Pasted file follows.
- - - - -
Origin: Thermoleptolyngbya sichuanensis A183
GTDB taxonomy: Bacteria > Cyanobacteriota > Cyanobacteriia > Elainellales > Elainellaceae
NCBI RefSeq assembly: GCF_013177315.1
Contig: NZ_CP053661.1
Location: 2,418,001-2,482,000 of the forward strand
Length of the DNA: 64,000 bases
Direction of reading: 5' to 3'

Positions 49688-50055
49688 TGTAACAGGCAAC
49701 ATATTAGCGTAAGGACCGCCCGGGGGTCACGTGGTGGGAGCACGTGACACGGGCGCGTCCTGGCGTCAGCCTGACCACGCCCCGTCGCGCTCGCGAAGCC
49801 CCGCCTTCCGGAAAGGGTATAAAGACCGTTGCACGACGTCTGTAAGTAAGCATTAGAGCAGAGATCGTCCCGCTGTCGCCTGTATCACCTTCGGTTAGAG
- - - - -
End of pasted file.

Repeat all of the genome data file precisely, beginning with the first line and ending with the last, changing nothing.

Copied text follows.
Origin: Thermoleptolyngbya sichuanensis A183
GTDB taxonomy: Bacteria > Cyanobacteriota > Cyanobacteriia > Elainellales > Elainellaceae
NCBI RefSeq assembly: GCF_013177315.1
Contig: NZ_CP053661.1
Location: 2,418,001-2,482,000 of the forward strand
Length of the DNA: 64,000 bases
Direction of reading: 5' to 3'

Positions 49688-50055
49688 TGTAACAGGCAAC
49701 ATATTAGCGTAAGGACCGCCCGGGGGTCACGTGGTGGGAGCACGTGACACGGGCGCGTCCTGGCGTCAGCCTGACCACGCCCCGTCGCGCTCGCGAAGCC
49801 CCGCCTTCCGGAAAGGGTATAAAGACCGTTGCACGACGTCTGTAAGTAAGCATTAGAGCAGAGATCGTCCCGCTGTCGCCTGTATCACCTTCGGTTAGAG